The tritium survey meter consisting of gass flow counter with a large area thin window is developed. The large window (30mm×150mm) with extremely thin film made of alkyl benzene polymer (0.15mg/cm2) is installed at the counter. Argon including 10% methane was used for counting gas. A tritium check source was prepared to examine the characteristics of the survey meter. The source was made of a multi-layer film of [9, 10-3H] stearic acid on a metal plate. This film is thin enough to neglect the self-absorption of β-rays. Plateau characteristics and detection efficiency of the tritium survey meter are described. The sensitivity of this survey meter can be evaluated less than 1/20 of the maximum permissible surface contamination with tritium (10-3μCi/cm2) in Japan.
Concentration of NaCl aerosol released from a fume hood to the work place was measured at face velocities of fume hood up to 0.5m/sec. Influence on the release rate of aerosol was investigated, i. e. the movement of a worker in front of the fume hood and the flow rate of room air supply. Release of the aerosol was detected in work place when fume hood face velocity was lower than 0.4m/sec. The concentration of aerosol released to the work place increased with a decrease in the face velocity. On the other hand, the release was not detected at face velocity 0.5m/sec in any working condition, where the concentration in the air was less than 8×10-12μg/cm3 per dispersion rate (μg/min), as the detection limit. This value was 1/4, 000 of the concentration which was estimated assuming that 1/10 of the aerosol quantity in the fume hood was released.
This simple calibration equipment consists of two or more 137Cs line radiation sources having equal activities and a lead-shield vessel. The sources are placed symmetrically within the vessel. The purpose is to have uniform exposure rate in the center of vessel where a GM probe is inserted. Its features are efficient calibration and reduction of personal exposure for workers.
The surface dose rate of the vermiculite column was measured during about two years with TLD to predict the migration of 137Cs in the adsorbent layer. The vertical distribution of the surface dose rate was obtained from the data measured at intervals of five centimeter in vertical direction. From this dose rate distribution we estimated the length of the 137Cs adsorbed layer and calculated Kf value and distribution coefficient Kd of 137Cs using Inoue's method. And we calculated the surface dose rate of the vermiculite column considering the 137Cs adsorbed layer as a volume source of a uniform activity distribution. For this calculation, we simplified the shape of the vermiculite column to triple layer cylinder. The core of this cylinder is vermiculite which is surrounded with rubber and mild steel shells. Broder's equation is used to calculate a build-up factor for multi-layer materials. The result of this calculation shows good agreement with the measured values with TLD, thus we can estimate the migration of 137Cs in a vermiculite column by measuring the surface dose rate with TLD.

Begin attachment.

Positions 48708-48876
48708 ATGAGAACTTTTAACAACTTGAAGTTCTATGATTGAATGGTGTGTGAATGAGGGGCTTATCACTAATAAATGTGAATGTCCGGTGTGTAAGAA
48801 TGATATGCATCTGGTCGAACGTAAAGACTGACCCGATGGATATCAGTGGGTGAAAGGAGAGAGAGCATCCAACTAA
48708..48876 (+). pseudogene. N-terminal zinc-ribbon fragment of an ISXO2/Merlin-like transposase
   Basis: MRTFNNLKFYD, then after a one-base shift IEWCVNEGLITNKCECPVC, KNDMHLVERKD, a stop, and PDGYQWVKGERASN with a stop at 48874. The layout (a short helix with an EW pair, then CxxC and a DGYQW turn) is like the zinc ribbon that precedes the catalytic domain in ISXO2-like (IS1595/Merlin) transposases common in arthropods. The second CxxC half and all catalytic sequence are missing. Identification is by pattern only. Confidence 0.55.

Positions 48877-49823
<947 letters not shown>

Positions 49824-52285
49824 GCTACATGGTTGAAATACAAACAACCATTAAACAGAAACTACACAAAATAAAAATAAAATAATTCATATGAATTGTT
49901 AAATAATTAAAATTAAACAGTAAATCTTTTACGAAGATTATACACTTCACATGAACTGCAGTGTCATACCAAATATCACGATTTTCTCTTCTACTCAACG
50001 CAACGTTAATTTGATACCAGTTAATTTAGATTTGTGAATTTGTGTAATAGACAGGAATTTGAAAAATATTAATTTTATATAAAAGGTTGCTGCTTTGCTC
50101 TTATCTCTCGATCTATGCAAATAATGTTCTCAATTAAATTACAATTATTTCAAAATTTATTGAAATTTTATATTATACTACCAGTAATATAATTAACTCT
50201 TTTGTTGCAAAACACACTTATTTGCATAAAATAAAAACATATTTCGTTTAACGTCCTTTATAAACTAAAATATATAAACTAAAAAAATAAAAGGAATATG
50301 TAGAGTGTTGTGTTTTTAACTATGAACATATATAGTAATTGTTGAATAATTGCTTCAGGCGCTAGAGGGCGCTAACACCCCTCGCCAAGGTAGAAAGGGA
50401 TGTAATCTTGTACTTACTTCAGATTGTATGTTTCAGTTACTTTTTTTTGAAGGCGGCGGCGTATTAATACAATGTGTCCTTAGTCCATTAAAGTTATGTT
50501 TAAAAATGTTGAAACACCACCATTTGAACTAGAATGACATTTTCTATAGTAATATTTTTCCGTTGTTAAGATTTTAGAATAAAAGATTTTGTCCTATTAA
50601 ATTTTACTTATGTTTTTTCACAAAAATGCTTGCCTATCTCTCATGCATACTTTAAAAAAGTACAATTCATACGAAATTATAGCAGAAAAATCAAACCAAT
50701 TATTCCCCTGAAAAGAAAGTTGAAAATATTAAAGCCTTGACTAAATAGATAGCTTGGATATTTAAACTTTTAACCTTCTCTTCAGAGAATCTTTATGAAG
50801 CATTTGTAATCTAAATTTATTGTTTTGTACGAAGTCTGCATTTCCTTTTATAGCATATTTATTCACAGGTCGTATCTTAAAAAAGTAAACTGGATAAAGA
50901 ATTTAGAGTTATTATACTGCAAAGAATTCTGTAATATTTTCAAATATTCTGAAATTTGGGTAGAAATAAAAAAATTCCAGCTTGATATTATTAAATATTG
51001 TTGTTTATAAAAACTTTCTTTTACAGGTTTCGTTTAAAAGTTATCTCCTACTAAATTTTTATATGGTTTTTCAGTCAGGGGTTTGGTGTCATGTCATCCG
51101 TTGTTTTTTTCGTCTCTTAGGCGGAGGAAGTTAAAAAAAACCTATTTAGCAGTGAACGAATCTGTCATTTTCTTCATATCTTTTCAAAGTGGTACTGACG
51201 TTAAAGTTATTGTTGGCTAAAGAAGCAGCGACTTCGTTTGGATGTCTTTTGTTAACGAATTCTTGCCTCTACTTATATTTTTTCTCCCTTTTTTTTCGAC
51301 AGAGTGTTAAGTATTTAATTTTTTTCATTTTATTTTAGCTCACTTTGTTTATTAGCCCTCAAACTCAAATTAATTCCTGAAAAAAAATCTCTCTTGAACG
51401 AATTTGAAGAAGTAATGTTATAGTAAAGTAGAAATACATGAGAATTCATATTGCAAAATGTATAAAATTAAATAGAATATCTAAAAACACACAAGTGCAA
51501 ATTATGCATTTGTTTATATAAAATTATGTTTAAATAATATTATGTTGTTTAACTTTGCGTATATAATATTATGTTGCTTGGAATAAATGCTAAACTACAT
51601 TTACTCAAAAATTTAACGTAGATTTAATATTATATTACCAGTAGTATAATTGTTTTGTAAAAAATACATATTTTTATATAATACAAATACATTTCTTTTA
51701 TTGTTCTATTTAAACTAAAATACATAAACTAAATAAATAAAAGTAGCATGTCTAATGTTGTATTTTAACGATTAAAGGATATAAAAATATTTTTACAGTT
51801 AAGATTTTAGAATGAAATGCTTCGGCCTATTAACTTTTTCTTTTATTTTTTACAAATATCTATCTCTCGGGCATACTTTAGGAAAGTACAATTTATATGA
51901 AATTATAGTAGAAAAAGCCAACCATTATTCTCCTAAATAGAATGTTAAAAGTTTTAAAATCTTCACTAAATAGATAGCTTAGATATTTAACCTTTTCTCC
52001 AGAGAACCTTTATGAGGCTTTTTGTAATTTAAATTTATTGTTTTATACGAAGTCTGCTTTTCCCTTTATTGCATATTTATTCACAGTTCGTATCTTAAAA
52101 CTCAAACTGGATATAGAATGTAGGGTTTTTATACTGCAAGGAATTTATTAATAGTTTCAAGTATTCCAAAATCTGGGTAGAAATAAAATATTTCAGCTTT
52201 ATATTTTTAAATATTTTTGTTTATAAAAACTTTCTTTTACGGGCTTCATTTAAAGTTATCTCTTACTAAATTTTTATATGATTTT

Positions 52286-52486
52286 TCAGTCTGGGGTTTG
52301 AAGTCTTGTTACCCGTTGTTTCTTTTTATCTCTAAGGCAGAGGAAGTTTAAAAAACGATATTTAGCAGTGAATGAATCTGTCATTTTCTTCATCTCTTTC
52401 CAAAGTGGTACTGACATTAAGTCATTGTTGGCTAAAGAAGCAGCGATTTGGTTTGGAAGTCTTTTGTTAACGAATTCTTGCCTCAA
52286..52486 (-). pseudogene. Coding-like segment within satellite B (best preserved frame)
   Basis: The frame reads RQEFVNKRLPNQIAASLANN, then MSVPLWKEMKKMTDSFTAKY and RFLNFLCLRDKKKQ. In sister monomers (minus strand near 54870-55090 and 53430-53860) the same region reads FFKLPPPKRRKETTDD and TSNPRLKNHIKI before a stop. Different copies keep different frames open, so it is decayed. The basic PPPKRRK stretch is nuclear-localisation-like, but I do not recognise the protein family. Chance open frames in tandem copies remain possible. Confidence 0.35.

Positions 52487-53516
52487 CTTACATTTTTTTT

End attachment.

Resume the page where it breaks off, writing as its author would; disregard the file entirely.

A graphite pile was constructed for routine calibration of radiation protection instruments. An isotropic thermal neutron irradiation field can be set up at the cavity in the pile. Also a collimated thermal neutron beam irradiation field can be set up at the outside facing the rectangular hole of pile. The sizes of irradiation fields are 200×276×170mm3 and 160×160mm2 respectively. Thermal neutron fluences are measured by the gold foil activation method. The over all error of fluence measurements is less than±2%. Intercomparison between ETL and JAERI on thermal neutron fluence rate measurements was done and the results have agreed within experimental errors. Distribution of fluence rate in the irradiation field are uniform with ±3%.
The number concentration and size distribution of aerosol particles are the most important factors determining their behaviour. The number concentration and the size distribution of particles were measured with a condensation nuclei counter (CNC) and a light scattering particle counter (PC) or an electrical aerosol size analyzer (EAA), respectively, under the various ventilation conditions. The measurements were done in the Kyoto University Reactor (KUR), the Kyoto University Critical Assembly (KUCA) and the Institute of Atomic Energy, Kyoto University (KUTAE). The particle number concentration in the room increased by ventilation air introduced from outside of the building. The size distribution in the room was very close to the Junge distribution having the mean diameter of 0.02-0.06μm. The particle number concentration was lowest in the KUCA whose ventilation system is a circulation mode.